|Scientific Name||Danaus plexippus|
|General Description||Most recognizable by their orange wings with black and white markings. The outer edge of the wing is black with patterns of white spots.|
|Status||Summer resident, migratory.|
|Primary Habitat||Monarchs are found in areas a high number of nectar sources. Native plants are preferred most importantly milkweed.|
|Federal Status||Petitioned for listing in 2014.|
|Reason for Designation||Loss of native prairie habitat containing milkweed. Milkweed is the lone food source for the Monarch caterpillar.|
Locations and Conditions of Key Habitat
Monarchs are typically found in areas with a high number of nectar sources. While domestic plants are used native flowers are preferred. Monarchs in the caterpillar stage rely exclusively on milkweed so areas with high density of milkweed will contain both caterpillars and adult Monarchs.
Key Areas and Conditions for the Monarch Butterfly in North Dakota
Monarchs are found throughout North Dakota. Areas with a higher density of native prairie would be more likely to support Monarchs.
Problems Which May Affect this Species
The loss of habitats that contain milkweed is the primary cause for this species decline. Loss of habitat with high quality nectar sources for adults, such as native prairie is also a concern. Connectivity between useable habitats is a concern.
Other Natural or Manmade Factors
The use of herbicide for weed control at certain times of the year in native prairie tracts may be a detriment by reducing nectar sources for the butterfly. Insecticide use near populations may also be a factor.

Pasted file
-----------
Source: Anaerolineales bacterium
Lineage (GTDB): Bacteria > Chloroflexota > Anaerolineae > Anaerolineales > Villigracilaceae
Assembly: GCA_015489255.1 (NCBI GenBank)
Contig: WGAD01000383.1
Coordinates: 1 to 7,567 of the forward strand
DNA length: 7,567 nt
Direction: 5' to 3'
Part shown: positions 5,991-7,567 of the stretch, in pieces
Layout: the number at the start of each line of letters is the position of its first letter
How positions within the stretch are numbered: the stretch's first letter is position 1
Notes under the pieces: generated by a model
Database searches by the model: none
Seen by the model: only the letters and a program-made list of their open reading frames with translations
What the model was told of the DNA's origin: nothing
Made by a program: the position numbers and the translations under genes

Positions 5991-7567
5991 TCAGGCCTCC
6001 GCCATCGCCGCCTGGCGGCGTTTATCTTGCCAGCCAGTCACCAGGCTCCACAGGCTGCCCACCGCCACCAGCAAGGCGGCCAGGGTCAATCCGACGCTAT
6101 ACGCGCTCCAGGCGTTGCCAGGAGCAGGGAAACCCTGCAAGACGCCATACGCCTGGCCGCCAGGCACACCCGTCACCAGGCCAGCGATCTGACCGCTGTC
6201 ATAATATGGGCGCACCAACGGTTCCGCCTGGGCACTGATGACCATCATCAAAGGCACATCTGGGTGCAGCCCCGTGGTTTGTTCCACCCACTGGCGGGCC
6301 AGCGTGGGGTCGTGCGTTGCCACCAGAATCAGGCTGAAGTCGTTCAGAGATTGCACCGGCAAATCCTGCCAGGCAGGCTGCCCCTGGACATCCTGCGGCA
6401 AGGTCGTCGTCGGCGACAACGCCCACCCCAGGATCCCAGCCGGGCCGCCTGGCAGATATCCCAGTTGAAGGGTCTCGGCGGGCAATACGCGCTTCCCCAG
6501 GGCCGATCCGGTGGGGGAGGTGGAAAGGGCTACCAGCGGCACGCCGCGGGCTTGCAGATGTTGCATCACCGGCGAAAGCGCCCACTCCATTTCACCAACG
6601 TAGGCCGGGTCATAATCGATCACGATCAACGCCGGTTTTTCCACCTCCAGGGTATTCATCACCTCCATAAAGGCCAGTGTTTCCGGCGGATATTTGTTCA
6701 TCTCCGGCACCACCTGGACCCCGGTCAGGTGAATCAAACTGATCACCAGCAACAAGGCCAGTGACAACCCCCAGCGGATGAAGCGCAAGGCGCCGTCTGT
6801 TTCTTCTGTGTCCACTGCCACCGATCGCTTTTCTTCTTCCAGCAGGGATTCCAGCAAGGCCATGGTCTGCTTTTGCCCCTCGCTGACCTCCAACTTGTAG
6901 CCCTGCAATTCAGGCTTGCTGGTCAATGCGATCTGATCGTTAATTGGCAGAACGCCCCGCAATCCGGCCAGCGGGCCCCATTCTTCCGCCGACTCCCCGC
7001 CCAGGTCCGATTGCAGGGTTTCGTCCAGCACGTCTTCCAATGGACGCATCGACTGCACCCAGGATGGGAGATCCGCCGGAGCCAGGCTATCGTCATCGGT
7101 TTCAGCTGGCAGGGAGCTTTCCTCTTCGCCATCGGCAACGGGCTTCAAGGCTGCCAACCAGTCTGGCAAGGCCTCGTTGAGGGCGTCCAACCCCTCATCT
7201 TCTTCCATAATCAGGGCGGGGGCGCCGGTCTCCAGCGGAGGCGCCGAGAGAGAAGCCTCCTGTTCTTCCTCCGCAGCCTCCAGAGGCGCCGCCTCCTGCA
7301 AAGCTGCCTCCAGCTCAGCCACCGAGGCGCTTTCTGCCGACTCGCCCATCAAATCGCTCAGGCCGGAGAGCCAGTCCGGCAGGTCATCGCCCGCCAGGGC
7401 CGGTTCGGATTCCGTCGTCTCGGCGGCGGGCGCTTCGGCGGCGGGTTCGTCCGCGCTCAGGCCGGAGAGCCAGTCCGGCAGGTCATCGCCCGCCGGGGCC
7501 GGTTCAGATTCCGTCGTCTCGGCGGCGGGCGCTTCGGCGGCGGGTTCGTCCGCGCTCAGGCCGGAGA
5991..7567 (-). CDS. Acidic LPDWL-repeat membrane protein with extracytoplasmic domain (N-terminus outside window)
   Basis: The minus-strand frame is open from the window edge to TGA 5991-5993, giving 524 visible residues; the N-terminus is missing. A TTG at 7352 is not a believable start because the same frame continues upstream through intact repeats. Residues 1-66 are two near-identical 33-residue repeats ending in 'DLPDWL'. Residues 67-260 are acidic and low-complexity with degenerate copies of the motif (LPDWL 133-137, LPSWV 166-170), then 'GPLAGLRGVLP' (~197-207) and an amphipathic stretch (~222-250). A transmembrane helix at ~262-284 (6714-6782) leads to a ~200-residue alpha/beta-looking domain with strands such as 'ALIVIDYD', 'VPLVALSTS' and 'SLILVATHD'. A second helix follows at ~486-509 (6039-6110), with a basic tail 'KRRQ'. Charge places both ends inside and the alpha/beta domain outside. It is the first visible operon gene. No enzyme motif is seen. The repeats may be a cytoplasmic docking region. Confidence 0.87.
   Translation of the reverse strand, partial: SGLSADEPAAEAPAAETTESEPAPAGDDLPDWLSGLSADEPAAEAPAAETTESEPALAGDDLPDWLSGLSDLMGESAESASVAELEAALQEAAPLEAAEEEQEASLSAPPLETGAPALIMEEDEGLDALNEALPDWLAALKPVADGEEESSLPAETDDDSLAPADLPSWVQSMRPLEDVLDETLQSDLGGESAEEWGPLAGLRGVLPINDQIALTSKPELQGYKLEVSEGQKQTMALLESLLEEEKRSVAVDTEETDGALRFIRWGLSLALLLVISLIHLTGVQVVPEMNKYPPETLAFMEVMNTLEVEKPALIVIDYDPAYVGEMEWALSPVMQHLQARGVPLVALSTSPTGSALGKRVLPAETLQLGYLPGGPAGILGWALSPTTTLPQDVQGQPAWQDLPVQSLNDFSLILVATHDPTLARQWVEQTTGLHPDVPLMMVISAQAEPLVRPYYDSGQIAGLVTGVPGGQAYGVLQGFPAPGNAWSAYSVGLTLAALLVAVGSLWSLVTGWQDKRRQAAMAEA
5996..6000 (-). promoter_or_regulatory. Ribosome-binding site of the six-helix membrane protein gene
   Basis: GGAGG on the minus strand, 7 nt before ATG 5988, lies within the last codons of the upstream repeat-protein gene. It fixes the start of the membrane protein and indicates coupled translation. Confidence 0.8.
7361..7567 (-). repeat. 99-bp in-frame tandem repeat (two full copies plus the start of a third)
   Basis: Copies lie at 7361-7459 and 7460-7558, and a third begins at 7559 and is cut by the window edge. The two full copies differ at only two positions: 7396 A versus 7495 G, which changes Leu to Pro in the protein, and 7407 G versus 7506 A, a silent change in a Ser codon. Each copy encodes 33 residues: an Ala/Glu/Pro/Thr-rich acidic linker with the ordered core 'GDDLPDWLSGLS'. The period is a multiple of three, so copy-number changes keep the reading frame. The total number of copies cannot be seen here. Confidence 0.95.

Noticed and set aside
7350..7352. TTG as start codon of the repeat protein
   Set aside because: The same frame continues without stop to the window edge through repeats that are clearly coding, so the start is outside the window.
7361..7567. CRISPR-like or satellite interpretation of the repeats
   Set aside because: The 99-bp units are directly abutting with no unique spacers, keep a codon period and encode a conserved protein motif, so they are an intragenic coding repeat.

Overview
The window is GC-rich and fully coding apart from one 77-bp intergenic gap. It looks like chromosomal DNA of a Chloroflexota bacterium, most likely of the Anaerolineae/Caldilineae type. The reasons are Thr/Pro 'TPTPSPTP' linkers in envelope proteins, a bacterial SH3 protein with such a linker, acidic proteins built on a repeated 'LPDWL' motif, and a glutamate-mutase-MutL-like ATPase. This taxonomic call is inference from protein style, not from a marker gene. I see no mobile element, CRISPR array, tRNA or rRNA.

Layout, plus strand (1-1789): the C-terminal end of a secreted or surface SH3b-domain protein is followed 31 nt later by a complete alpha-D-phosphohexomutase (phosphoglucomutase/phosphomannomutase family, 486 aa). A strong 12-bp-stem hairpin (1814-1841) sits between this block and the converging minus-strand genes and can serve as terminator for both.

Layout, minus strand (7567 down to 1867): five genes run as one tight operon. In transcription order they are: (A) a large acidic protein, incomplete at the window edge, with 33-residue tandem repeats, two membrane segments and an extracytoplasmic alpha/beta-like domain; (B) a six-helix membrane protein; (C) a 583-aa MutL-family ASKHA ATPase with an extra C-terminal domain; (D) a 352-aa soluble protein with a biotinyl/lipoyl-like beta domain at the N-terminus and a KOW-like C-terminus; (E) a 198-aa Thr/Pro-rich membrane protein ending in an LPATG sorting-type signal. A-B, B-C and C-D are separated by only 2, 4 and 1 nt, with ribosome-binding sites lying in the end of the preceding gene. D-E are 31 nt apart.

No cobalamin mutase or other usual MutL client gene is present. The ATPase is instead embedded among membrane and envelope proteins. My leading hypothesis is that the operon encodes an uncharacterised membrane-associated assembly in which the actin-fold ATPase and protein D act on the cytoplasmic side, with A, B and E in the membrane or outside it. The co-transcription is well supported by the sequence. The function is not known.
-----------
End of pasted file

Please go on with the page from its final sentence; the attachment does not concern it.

Research and Survey Efforts
Current Research or Surveys
- No research or survey efforts are underway for this species.
Previous Research or Surveys
- The University of Minnesota has done feeding studies of the Monarch.
- Iowa St. University has looked at the effects of herbicide use on Monarchs.
- Royer surveyed butterflies at a number of sites in North Dakota.
Additional Research or Surveys Needed
- Implementation of a monitoring protocol for this species.
- Develop pollinator habitat.
- Protect and manage high quality native prairie.
- Develop connectivity between quality habitat
- Delay haying of habitat until after end of adult flight
- Planting milkweed and native nectar plants to improve habitat
- Avoid broadcast spraying of pesticides and herbicides at known sites to minimize loss of adults and nectar sources.
The North Dakota Game and Fish Department currently does not have a monitoring protocol for this species.
The Monarch Butterfly was added as a Level I Species of Conservation Priority during the 2015 Wildlife Action Plan revision. The Monarch is currently under consideration for list under the Theatened and Endangered Species Act.
Note: A listing of works consulted when compiling the information on this page may be found in the 2015 State Wildlife Action Plan.